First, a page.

We were all assessed by grandmother for our musical skills by the time we were five. If we were weak voiced, we were trained on instruments. If we could shout others down, we became singers. In Thatha’s heyday as a railway official, the best of teachers had taught his elder children – Rajalakshmi Ammal, the daughter of Veena Dhanam had taught the vAra kritis for instance. In the 1950s the family moved to Madras when uncle joined AC College of Technology. For his music lessons, grandmother engaged DK Jayaraman. By the time I came along in 1966, DKJ was like a family member.
He was then not yet the star he became. He lived on Veeraperumal Koil Street not far from Bangaru Ammal Street where we lived and would come home by cycle to teach Uncle. Our house, unofficially named Buffalo View, was in a cul-de-sac on one side of which were houses and on the other a settlement of cowherds. It was uncle who gave the house its name, based on what we saw each morning. There was never a dull moment among the cowherds. In the morning the buffaloes provided all the fun by bellowing and sometimes running amok. In the evening the cowherds became ‘spirited’ and therefore highly spiritual. One man would recite sections of the Lalitha Sahasranamam when illuminated from within. God knows where he picked that up.
But the highpoint in the life of the street was Uncle’s music lessons under DKJ. They would sing in the main hall inside but such being the silence of that era, the songs would carry quite a bit. Many of the neighbours would drop in to listen and I have seen the cowherds stopping at the gate to catch some of it too. I can still mentally hear SomasundarEsvaram (Shuddha Vasanta) – there were so many more.
Both being fun -loving personalities it was a wonder that music was taught and learnt. But under grandmother’s watchful eye lessons progressed very well. Uncle even gave vocal support in some of DKJ’s performances and one of these had a hilarious outcome. The concert was in Kanchipuram and dinner that night was at Prativadi Bhayankaram Annangarachriyar’s residence. The lady of the house was not too happy at two smArthas coming home to eat. Dinner concluded, DKJ and uncle took their leave of the Vaishnavite scholar and stepped out. DKJ told uncle that if they stood nearby and watched the house their vigil would be well rewarded. They did and sure enough it was worth every moment. Annangarachariar’s wife emerged wielding a stick. Impaled on it were the banana leaves on which DKJ and uncle had eaten. This was flung out and then the whole hallway was ceremonially washed with cowdung.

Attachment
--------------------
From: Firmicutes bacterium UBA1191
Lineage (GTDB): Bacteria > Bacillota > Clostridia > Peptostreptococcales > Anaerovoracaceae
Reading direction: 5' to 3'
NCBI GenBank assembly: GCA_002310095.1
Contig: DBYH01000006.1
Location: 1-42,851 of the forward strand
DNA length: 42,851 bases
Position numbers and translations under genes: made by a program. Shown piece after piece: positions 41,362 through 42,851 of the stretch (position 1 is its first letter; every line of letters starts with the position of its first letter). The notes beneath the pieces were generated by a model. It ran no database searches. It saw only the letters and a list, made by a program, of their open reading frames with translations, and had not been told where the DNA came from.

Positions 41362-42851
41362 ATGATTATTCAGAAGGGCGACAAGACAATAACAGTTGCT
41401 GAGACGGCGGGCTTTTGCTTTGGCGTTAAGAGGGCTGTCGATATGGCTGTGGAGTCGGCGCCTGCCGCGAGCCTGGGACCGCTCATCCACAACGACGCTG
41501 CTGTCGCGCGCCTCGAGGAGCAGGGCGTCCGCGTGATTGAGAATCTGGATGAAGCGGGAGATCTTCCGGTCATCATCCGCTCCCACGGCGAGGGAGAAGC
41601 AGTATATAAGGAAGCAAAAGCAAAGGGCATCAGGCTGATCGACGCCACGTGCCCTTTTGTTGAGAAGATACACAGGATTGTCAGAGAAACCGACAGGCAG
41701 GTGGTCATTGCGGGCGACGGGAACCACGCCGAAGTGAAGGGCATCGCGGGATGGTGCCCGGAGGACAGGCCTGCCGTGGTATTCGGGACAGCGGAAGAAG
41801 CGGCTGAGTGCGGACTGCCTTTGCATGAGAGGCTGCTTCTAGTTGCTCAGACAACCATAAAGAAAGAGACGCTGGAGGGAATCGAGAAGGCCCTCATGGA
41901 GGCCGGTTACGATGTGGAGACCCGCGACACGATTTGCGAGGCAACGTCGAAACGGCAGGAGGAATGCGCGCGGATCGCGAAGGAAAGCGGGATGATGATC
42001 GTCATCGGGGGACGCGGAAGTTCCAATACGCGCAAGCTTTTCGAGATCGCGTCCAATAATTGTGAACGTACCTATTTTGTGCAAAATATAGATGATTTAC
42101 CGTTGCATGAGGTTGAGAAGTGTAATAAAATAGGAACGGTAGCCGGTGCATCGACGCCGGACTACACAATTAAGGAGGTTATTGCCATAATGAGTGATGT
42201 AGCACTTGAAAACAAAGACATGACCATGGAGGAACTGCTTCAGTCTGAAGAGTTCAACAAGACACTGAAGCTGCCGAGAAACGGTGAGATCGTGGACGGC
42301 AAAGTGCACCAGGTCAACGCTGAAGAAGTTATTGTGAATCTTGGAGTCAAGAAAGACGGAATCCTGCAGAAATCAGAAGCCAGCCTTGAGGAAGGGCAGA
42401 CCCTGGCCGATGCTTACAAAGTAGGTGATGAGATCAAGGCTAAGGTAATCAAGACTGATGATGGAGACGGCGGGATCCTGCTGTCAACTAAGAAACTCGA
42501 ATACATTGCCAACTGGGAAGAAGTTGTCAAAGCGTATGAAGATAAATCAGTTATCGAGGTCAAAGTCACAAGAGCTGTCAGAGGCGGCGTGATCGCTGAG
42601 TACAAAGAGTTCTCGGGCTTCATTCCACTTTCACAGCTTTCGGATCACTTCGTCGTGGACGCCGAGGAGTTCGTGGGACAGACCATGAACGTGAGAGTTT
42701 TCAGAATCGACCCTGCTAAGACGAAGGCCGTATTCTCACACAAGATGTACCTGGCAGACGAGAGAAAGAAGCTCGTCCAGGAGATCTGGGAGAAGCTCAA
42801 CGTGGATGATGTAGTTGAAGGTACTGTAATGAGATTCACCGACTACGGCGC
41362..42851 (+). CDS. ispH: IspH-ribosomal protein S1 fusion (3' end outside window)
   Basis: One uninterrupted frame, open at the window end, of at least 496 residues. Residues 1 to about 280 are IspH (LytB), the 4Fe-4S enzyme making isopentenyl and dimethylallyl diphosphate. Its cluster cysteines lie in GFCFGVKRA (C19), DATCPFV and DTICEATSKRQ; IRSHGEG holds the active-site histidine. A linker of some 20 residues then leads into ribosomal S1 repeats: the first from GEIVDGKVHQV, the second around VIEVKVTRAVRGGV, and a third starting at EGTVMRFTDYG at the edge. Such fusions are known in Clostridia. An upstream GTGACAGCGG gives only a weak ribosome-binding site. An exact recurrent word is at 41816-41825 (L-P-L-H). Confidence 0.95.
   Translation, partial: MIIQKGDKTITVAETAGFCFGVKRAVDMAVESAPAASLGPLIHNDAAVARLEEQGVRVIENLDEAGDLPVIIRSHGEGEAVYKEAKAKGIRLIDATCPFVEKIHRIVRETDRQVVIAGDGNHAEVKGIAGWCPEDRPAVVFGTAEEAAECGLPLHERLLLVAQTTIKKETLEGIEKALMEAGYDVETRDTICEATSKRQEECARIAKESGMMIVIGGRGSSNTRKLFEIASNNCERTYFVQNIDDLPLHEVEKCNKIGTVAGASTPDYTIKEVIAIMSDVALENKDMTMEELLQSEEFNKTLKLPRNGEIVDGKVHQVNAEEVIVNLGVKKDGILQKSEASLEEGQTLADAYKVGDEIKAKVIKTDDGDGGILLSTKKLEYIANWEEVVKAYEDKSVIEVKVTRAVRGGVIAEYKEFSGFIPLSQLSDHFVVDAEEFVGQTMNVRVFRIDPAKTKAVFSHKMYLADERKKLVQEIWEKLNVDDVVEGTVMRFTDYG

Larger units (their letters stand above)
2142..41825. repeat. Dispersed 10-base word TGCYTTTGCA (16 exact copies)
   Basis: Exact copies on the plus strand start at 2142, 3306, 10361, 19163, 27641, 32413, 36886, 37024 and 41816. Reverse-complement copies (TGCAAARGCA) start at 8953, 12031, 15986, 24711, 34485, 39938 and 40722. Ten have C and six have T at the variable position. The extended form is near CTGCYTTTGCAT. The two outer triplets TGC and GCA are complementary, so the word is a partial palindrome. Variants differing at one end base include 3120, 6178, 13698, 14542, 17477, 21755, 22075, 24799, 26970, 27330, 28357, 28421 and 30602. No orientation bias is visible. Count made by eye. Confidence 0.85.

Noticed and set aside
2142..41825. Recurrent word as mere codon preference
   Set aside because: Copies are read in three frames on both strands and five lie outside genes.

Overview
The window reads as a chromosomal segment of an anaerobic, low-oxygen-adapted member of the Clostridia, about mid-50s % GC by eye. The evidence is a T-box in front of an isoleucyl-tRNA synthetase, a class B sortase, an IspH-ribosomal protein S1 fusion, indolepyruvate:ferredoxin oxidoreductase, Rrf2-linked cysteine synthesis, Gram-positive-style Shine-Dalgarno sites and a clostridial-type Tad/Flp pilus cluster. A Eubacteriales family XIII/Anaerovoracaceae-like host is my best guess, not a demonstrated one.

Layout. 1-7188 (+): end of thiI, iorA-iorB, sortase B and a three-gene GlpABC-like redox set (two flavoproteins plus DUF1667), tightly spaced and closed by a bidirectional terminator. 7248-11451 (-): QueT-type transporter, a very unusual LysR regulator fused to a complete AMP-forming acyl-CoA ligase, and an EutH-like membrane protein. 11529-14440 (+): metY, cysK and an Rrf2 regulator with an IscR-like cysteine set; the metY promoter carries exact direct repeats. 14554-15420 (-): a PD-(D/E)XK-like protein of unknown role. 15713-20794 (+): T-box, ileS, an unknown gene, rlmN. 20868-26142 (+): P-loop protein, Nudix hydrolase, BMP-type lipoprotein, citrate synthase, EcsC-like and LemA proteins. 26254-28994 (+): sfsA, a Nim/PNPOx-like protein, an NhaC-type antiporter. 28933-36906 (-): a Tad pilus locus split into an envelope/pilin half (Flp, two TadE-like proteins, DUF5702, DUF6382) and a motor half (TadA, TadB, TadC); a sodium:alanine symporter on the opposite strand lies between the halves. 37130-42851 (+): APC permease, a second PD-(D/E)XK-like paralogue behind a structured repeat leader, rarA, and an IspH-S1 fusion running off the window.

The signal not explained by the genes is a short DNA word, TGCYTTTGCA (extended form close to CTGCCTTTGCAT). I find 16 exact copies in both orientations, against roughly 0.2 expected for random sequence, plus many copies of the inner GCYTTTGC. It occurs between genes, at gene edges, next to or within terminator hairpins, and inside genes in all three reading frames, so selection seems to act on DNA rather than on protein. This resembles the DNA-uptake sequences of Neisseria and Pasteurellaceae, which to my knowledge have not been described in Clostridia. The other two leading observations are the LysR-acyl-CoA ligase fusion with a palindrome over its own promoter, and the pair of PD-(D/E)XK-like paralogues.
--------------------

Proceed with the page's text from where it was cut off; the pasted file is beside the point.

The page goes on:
This was duly recounted to us among gales of laughter. “They may have even had a bath,” speculated DKJ. I must add here that I was less than six years of age when all this happened and so much of what I write is compiled from what others told me, for DKJ was part of family legend and lore.
I was more or less uncle’s shadow and so I warbled some of the songs he was taught. I did it my own way and it amused DKJ and uncle quite a bit that in Ramachandram bhAvayAmi I sang bhUmija as gUmija and upEndram as upEnDam.
It was then that this duo of Guru and Sishya decided that some greater fun could be had at my expense…
“Annangarachariar’s wife emerged wielding a stick. Impaled on it were the banana leaves on which DKJ and uncle had eaten. This was flung out and then the whole hallway was ceremonially washed with cowdung.”
This seems suspiciously similar to the apocryphal story of Ramanuja’s wife and one of his gurus, Thirukkachchi Nambi 🙂
With apologies to the Bard , if it is a reminisce
by Sriram , give me excess of it .
Natarajan ( Delhi)